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The English philosopher Sir Roger Scruton has died at the age of 75. He was the most prominent proponent of conservatism in political theory of his generation, and his theory of aesthetics was also significant. He came into conflict with the intellectual establishment throughout his life, and his independence of mind was impressive. So intensely hostile to him, indeed, were his fellow philosophers that I witnessed apparently rational mainstream academics actually apologising, in advance, for saying something complimentary about him. And yet he was rather a gentle soul, not given to hasty polemic or feuds, who did not give way to bitterness. His works will long survive those of many of his detractors. 
In many ways, his work has been helpful to Catholic thinkers, particularly his articulation of the importance of community, an idea whose time in some ways seems to have come. But he was not a Catholic, and there are important ways in which his thinking went in a quite different direction from that of the Catholic tradition. As a tribute to a great man, I want to say something about this: the best way to show one’s appreciation of a serious thinker is always to engage critically with his ideas.
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Thursday, January 09, 2020

The Papal Slap

I wrote this for Rorate Caeli.

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A lot of people have weighed in on Pope Francis repeatedly slapping the hand of a pilgrim in St Peter’s Square. Reactions have not divided simply along ideological lines. Austin Ruse suggested, on Twitter, that Pope Benedict and Pope John Paul II would have reacted even more fiercely to a pilgrim grabbing their hands and not letting go. I was undecided myself at first. The pilgrim’s action did seem a little aggressive. On the other hand, there she is, in the video, a rather small Chinese lady, making a sign of the cross to steel herself to take the hand of the much larger Pope, surrounded by body guards. From what one can see of the timing of the incident, the Pope reacts as he does not to the surprise of the physical aspect of the gesture, but to what she is saying. She is saying something about Hong Kong…

Read the rest on Rorate.

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Wednesday, January 08, 2020

Roger Buck's 'Gentle Traditionalist' returns

My latest for LifeSite. Buy Roger Buck's latest book through this link which gives him a little more of the cover price.


In 2015, Catholic convert Roger Buck published The Gentle Traditionalist, a work of apologetics in a dialogue form which, like some of Plato’s dialogues, is flavoured by a fictional dramatic setting set out at the beginning and the end. Despite its classical antecedents this is an unusual format, but Buck’s work was very successful. I have been recommending it to everyone ever since, as the ideal non-threatening introduction to traditional Catholic concerns on culture, education, and politics, the issues which motivated Chesterton, Belloc, and Evelyn Waugh.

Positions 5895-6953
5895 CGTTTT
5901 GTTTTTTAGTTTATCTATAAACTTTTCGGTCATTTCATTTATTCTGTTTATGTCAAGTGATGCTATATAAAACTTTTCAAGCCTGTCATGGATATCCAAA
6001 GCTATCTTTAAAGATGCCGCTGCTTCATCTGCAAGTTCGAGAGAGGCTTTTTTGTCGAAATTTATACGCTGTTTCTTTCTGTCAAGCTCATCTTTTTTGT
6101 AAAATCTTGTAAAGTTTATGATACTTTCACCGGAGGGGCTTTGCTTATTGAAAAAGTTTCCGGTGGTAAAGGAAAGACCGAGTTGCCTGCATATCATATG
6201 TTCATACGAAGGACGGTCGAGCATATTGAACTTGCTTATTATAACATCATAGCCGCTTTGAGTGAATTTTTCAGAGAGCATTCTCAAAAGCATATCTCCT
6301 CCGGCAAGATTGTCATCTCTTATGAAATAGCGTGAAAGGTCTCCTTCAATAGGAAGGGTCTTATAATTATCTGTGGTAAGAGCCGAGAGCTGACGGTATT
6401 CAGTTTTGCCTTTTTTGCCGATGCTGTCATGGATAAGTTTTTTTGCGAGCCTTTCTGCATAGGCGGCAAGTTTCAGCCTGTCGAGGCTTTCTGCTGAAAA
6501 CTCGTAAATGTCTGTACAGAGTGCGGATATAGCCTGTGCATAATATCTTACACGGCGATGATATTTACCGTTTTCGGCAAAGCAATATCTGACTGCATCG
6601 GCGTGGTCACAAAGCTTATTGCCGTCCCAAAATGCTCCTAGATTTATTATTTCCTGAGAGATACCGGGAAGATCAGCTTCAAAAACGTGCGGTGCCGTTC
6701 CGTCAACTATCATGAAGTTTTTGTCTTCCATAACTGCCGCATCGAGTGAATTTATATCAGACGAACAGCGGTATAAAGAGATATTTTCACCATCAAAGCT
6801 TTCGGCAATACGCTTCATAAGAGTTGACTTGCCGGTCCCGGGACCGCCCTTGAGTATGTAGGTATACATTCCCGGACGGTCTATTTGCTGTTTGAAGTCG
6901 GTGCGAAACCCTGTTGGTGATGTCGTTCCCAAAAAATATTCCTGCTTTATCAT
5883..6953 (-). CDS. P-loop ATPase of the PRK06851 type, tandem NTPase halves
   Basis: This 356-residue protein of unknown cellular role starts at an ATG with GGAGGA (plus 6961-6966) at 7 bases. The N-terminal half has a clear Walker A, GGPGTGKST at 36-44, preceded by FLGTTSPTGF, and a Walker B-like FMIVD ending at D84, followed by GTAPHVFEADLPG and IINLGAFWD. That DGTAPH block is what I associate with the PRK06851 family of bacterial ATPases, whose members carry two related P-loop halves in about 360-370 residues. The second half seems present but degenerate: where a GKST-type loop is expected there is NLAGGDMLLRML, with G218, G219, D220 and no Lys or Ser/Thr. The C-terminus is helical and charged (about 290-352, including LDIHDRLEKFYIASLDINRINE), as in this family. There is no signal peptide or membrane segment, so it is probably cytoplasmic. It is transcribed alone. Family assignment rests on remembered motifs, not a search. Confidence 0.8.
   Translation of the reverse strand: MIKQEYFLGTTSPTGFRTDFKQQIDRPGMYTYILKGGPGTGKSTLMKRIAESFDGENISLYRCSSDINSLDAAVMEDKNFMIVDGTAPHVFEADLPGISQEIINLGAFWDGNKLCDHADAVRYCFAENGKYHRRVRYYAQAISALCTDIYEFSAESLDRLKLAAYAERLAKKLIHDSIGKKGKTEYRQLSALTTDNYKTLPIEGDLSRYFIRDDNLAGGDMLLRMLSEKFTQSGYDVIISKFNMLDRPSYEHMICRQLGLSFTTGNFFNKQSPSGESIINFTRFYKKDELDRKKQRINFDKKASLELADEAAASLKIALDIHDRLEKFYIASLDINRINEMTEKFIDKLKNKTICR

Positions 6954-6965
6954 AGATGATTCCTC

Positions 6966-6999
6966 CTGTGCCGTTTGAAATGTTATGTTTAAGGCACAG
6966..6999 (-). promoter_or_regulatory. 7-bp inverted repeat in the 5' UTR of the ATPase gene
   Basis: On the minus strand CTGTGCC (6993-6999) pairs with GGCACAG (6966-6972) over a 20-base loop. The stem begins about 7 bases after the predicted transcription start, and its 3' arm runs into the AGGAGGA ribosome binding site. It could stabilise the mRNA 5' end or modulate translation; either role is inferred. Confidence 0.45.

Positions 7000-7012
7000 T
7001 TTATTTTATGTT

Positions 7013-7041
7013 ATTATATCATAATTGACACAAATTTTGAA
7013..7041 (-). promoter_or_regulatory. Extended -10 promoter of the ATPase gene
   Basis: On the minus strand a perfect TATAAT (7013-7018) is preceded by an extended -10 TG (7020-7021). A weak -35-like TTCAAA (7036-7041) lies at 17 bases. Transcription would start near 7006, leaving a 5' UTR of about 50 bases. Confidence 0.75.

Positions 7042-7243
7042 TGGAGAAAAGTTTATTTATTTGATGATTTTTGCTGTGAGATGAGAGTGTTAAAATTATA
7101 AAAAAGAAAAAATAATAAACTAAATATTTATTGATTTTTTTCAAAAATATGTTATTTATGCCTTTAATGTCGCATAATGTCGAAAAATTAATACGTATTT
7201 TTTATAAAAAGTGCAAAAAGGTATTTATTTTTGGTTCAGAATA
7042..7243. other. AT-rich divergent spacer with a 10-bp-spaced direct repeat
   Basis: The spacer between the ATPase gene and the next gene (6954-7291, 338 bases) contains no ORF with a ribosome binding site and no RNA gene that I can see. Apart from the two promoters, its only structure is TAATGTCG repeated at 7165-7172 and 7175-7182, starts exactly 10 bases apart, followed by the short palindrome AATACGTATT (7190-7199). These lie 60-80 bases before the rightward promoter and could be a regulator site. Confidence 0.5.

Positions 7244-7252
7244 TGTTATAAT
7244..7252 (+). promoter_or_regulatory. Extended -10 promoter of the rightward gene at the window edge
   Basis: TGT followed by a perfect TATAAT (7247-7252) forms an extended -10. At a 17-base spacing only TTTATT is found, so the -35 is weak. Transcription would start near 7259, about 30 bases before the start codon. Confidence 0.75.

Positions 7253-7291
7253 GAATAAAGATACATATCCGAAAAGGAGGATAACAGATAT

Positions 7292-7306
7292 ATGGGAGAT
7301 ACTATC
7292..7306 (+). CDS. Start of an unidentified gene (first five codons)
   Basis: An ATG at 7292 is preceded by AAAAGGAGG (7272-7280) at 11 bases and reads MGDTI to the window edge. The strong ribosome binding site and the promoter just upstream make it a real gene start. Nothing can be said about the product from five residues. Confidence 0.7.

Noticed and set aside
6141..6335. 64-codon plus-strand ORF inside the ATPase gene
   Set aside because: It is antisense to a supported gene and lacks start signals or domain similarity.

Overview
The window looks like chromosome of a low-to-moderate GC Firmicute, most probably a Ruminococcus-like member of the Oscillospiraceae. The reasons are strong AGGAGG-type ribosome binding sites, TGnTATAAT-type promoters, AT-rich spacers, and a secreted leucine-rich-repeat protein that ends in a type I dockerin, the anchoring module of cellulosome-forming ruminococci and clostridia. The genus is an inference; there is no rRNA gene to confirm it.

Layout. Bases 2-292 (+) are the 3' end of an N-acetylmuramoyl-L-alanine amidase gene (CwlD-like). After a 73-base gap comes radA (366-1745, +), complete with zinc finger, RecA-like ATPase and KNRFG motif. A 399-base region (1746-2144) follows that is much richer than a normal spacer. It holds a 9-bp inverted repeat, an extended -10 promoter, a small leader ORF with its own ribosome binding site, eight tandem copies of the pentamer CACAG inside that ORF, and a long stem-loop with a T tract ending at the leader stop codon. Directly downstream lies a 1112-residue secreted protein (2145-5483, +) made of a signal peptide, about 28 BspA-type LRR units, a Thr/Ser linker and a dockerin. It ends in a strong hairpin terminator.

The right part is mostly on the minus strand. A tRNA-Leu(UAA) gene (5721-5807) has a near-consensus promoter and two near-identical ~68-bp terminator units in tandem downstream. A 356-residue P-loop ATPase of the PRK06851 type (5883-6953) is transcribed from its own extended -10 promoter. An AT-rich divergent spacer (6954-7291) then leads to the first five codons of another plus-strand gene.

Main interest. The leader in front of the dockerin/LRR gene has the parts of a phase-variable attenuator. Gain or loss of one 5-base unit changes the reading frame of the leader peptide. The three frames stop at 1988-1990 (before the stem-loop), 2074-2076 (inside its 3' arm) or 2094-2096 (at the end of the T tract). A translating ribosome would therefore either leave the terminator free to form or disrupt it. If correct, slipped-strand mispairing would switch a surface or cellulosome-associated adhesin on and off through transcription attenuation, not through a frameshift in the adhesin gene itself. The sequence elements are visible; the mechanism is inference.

The Gentle Traditionalist was followed in 2016 by Buck’s magnum opus, the 450-page Cor Jesu Sacratissimum: From Secularism and the New Age to Christendom Renewed. This is partly autobiographical, featuring Buck’s former life as a New Age practitioner and activist. Buck’s latest book, The Gentle Traditionalist Returns: A Catholic Knight’s Tale from Ireland, returns to the characters and format of the first book but more of the issues of the second. It is an exploration of the New Age as it is invading a newly-post-Christian Ireland, Buck’s adoptive country, in the context of the abortion referendum of 2016.

Carry on reading there.

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Monday, January 06, 2020

Learn to cook in 2020

My latest on LifeSite News

I’ve mentioned more than once the importance of culture. Catholic culture, I wrote in one article, presupposes culture. I would like to say more about this issue, not only because it is important in itself, but because people want to know what they can or should do about the current crisis in the Church. Well, they — you, we — should learn how to cook.
Our Lady of Fatima’s message to the children in 1917 was, Sr. Lucia later explained, was not primarily about the First Saturdays or the rosary or the brown scapular, important as those devotions are. It was “the faithful accomplishment of our daily duties.” The world would be converted if Catholics performed their daily duties more faithfully. That is why the enemies of the Church have attacked precisely those daily duties. For most Catholics, online zealotry is easy, or at least appears so; it is being a good Catholic father, mother, husband, wife, son, or daughter that has become extraordinarily difficult, not to mention being a good Catholic employer, or employee, a good Catholic citizen, or a good Catholic public servant. One might say, perhaps, that being a good Catholic public servant — an elected representative or career civil servant — has become impossible in some places, and that this kind of public engagement is best avoided. We wouldn’t dare say that it has become impossible to be a good Catholic spouse or parent, though, because that would imply that we could not have families at all. Somehow, we have to face the difficulties and overcome them.
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Thursday, January 02, 2020

James MacMillan interview: music, culture, politics, religion

I've just round to watching this, and it is very interesting.


Sir James is a Patron of the Latin Mass Society.

He mentions a recent book of his reflections, which can be found here.